Sunday, October 9, 2016

War and Peace

I'm going to start this post off with an anecdote from World War 2.  Pacific theater (1942), the Imperial Japanese Navy is planning an invasion of the American held Isle of Midway.  In order to test the feasibility of their plan, Imperial Navy high command arranges a war game aboard the battleship Yamato.  Senior officers take their respective roles, while a junior officer assumes control over the opposition (in this case, the United States Navy).  Early on in the simulation, American aircraft carriers launch a surprise attack from the north-east resulting in the sinking of three of the four Japanese fleet carriers committed to the operation.  A referee overrules the result claiming that such an attack would be impossible because the Americans could not have know Japanese intentions so early in the battle.

The feeling among the naval staff at the time was that the simulation had failed to capture the reality of the situation.  In actuality it was spot-on.  During the real Battle of Midway, American aircraft carriers were able to launch a surprise attack from the north-east thanks to a partial decryption of Japanese naval codebooks.  Three Japanese carriers were knocked out of action in rapid succession from initial airstrikes with the fourth and final fleet carrier falling victim to the same fate due to a follow-up dive bomber attack soon after.

This war story doesn't have anything to do with video games directly, but there is a new game out on Steam called Children of a Dead Earth that is tangentially related.  If you're not familiar CoaDE claims to be an accurate simulation of what warfare in space would be like.  I've seen a fair amount of criticism directed at this game because of its design goal and central premise.  While we could argue over the theoreticals, I don't see why a simulation using proven mathematical formulas and basic applied physics would be any less accurate at depicting warfare than pushing counters around a map and rolling some six-sided dice.

Now, I should stress that my knowledge of computer programming is pretty limited.  I've only ever coded in Basic, Fortran, and a bit of Turbo Pascal.  Having confessed my relative ignorance though I'm going out on a flimsy limb to say a lot of people who claim to know how to code really don't.  A few months ago, while watching a twitch stream of Kerbal Space Program, one viewer asked about the ETA for the next update.  The streamer's response was to say the bug fixing process would take a long time because (according to him) correcting one issue in programming creates many more.  My response is simply this, only if you are doing it wrong.  Even though I'm a total armature I know enough to understand the importance of structured programming.  It can be tedious and at times and feel like a creativity restraint, but when the time comes to squash bugs the entire process is much quicker and easier.  More than once, I've seen KSP development blogs that go on about some nasty bug that was difficult to track down and isolate.  The layman's term for the cause of these kinds of problems is Spaghetti Code.  I'm pretty confident in saying that KSP has a bad case of it.  A lot of different programmers have worked on this game at different times, some of which were more skilled than others, and while steps have been taken to clean up "legacy code" (basically an eloquent way of saying "poorly planned mess"), I think the best course of action would be to simply start over from scratch.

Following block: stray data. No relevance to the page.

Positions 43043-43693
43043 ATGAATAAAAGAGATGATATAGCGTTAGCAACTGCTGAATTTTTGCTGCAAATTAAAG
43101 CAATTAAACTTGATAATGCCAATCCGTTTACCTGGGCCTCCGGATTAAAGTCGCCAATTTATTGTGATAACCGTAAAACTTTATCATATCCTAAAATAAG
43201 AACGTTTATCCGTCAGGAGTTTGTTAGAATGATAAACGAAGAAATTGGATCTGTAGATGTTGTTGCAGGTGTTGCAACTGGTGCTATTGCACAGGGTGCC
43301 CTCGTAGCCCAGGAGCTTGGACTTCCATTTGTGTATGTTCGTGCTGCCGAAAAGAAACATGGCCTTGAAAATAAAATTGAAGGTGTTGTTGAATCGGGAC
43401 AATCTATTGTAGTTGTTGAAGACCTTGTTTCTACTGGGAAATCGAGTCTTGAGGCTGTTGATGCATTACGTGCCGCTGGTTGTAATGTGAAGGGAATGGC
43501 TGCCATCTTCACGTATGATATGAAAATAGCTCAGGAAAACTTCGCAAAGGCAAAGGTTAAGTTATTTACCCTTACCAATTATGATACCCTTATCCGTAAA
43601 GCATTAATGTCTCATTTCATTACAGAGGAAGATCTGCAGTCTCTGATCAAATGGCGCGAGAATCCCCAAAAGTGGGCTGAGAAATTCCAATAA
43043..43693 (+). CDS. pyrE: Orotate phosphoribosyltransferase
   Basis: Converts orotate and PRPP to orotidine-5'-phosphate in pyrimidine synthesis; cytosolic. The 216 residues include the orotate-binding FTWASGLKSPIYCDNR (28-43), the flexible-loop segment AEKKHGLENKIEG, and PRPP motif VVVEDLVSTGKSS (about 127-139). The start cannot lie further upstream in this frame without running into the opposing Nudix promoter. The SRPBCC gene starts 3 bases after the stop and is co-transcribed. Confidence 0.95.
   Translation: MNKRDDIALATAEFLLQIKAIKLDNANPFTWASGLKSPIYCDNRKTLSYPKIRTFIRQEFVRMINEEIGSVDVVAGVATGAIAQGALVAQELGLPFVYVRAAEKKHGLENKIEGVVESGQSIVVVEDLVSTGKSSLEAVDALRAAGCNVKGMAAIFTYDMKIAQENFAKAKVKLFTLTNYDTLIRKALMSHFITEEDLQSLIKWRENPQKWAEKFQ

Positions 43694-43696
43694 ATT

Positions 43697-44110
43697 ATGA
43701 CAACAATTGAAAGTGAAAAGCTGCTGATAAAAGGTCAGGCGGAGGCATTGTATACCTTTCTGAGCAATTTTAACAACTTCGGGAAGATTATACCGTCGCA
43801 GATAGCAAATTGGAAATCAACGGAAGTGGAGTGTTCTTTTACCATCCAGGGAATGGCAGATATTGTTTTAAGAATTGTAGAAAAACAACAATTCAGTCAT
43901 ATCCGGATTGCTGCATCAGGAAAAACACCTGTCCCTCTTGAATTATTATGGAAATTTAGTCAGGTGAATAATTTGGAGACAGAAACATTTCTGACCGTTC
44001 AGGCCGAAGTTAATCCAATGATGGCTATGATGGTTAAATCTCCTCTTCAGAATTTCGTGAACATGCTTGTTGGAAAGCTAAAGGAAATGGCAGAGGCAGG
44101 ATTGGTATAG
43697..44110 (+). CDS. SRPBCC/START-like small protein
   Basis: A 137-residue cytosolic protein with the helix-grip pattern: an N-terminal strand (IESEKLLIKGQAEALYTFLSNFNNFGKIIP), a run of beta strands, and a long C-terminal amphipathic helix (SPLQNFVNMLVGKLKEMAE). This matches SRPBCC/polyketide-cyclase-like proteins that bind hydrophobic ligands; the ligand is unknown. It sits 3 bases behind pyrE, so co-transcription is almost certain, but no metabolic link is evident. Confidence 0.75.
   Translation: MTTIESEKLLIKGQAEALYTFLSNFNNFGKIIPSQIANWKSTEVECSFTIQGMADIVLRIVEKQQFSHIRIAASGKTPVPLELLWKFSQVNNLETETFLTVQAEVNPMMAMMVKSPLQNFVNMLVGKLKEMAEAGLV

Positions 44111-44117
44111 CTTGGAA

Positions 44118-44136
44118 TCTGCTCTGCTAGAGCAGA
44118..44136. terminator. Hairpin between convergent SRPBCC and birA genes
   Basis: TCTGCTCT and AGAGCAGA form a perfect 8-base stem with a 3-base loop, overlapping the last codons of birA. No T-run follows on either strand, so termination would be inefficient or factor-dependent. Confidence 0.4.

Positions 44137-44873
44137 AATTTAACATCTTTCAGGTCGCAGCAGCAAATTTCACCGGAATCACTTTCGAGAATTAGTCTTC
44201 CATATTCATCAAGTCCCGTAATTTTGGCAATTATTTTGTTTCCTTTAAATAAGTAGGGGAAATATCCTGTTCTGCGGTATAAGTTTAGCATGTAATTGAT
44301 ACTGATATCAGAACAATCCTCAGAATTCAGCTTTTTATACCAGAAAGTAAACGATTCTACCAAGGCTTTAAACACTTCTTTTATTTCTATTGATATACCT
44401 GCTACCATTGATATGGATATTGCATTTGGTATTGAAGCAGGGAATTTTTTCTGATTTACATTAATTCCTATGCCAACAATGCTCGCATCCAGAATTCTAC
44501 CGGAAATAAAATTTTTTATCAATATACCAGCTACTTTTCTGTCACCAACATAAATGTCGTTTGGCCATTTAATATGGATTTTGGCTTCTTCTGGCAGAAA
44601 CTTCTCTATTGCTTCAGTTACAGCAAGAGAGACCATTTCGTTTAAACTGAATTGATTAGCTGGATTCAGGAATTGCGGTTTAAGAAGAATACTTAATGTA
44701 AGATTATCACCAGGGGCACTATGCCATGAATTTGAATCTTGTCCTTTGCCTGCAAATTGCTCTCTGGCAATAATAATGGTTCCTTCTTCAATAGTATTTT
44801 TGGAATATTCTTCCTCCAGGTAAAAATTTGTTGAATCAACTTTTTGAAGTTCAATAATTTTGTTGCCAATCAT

Doing so would allow Squad, or whoever the developers are now (it seems like most of the original team has jumped ship), a chance to address long standing issues with the game - floating point precision errors, the lack of N-body physics models, and most of all the dreaded Kraken.  A number of improvements that are impossible in the current Unity engine could also be implemented.  The Kerbin system could be fleshed out and expanded.  Internals for parts and astronomical bodies would be great to see.  I'd love it if the damage modeling system allowed deformation (a.k.a. soft body physics) as well.  If you look at how long each update is taking, despite the relatively limited scope of new features) it's clear that there needs to be a sequel, one that incorporates everything learned from the original in addition to a number of excellent ideas from the mod community.  Instead of early access, it would be nice if this hypothetical successor came out the door as a fully fledged campaign (complete with a proper beginning, middle and conclusion) in addition to the sandbox mode we all know and love.  After all, if we can have a well made space war game why can't we have a nice new peaceful space exploration game too?

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